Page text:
Procrastination is the thief of time.
Good, better, best - may you never rest- til your good be better and your better best.
If a job's worth doing it's worth doing well.
Never a door closes but a window opens.
A whistling woman and a cackling hen is neither use for God nor men (or variations of this).
It's wise child that knows its own father.

As Reader Wil said in her comment a few days ago - English is such a rich language, mainly because it has been enriched over the centuries by so many other languages. I think this sort of thing proves that that is so.

Just three final ones which don't fit into any of the above categories:-
A lovely nonsense one from one of you: " A lot of weather we're having at the moment, doesn't it." (Thanks for that Helen). And two from my childhood. If we met someone who was virtually a stranger but upon conversation we knew so many people in common we would say, "Well I don't think we are related, but it looks as though we used to lean our clothes prop up against your chicken run."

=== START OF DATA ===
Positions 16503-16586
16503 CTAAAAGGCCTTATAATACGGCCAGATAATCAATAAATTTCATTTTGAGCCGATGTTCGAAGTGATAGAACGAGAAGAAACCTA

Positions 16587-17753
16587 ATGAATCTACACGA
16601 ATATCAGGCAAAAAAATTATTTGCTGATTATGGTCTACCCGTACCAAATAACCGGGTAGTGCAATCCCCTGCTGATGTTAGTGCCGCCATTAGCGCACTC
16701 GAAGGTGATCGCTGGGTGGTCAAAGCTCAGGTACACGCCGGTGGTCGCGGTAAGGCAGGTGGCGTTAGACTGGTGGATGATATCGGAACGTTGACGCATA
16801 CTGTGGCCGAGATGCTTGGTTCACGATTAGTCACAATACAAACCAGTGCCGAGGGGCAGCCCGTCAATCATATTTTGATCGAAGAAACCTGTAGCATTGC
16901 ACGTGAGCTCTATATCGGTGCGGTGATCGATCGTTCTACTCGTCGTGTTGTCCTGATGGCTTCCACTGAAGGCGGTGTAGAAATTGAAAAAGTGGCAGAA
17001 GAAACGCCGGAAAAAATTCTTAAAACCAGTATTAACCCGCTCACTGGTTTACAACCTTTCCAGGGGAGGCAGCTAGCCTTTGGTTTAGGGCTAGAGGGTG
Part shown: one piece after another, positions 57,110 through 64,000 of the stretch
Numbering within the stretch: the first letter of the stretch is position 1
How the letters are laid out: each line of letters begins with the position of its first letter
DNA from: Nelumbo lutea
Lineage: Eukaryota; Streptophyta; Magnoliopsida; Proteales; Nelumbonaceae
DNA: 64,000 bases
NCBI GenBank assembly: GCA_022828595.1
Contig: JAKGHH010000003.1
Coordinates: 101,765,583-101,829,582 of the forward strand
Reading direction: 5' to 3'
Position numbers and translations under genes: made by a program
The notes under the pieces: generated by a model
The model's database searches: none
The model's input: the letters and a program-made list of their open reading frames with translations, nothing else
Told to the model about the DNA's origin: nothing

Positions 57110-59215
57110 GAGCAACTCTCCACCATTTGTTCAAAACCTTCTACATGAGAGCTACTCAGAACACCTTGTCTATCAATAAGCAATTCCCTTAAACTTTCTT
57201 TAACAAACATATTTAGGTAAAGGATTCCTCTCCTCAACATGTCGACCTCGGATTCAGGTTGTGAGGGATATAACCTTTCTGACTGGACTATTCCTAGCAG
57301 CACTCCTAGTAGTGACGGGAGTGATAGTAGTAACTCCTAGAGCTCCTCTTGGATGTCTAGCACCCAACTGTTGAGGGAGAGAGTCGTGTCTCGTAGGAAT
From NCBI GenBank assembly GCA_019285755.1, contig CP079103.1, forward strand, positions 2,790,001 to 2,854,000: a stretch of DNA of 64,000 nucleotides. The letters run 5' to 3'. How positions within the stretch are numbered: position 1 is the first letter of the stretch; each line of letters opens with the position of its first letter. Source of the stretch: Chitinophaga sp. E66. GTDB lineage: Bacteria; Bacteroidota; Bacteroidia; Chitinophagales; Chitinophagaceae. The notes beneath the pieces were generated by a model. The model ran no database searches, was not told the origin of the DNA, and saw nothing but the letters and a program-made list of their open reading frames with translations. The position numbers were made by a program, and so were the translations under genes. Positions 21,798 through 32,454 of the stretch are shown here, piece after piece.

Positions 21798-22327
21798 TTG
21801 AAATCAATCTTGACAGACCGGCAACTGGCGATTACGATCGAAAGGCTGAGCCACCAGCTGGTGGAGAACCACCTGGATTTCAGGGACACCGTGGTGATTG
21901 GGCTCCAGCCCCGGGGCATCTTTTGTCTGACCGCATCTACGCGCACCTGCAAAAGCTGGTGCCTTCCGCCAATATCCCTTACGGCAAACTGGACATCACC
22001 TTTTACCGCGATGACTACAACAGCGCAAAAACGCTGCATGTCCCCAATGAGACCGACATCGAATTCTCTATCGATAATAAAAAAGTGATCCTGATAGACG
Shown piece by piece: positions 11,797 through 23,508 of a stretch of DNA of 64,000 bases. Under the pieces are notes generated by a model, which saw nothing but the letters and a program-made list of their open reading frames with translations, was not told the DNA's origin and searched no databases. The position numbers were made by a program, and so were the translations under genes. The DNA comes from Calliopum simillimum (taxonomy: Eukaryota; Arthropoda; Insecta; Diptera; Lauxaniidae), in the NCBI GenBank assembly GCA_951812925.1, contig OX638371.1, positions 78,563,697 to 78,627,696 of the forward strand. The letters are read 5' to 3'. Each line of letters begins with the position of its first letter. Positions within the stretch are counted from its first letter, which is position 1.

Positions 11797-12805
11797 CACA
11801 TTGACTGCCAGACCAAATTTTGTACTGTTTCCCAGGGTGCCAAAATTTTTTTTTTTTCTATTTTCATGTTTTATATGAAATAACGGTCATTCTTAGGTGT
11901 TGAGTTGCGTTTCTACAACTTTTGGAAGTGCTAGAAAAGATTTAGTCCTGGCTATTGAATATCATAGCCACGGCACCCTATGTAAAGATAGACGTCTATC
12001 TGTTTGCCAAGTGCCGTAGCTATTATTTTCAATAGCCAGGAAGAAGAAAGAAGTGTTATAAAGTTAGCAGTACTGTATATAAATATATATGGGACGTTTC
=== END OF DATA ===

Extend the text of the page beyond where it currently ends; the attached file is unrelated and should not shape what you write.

And if there was a glut of anything (plums, apples etc.) we would say we have "enough to cobble dogs with" (I suppose logically that would mean we had twice as much as we needed).
Enjoy this lovely sunny Sunday.

14 comments:

Dave King said...

My dad and maternal grandad (with whom we lived when I was small) had each of them a vast store of these. So many was I brought up with that they still present themselves in different situations half a dozen times a day. Surprise would bring forth cries of "Holy Mackerel!", though the clear favourite was "Well, I go to the foot of our stairs!" The homily ones were, as you say, the largest group by far. "A bad workman blames his tools", "God helps those who help themselves" etc. (This last was open to misinterpretation by mischievous boys.)

Elizabeth said...

In my family 'gone to see a man about a dog' was used when someone didn't really want to see someone so had just wandered off.
As in where's Peter?.........
I am 'the wild woman of Borneo'!

An American saying I like a lot:
"You catch more flies with honey"
useful for teachers and dealing with difficult people in general.

My grandmother had 'mogging' shoes for when she wanted to be comfortable.
Did you ever hear that?
Happy Sunday.

Bonnie, Original Art Studio said...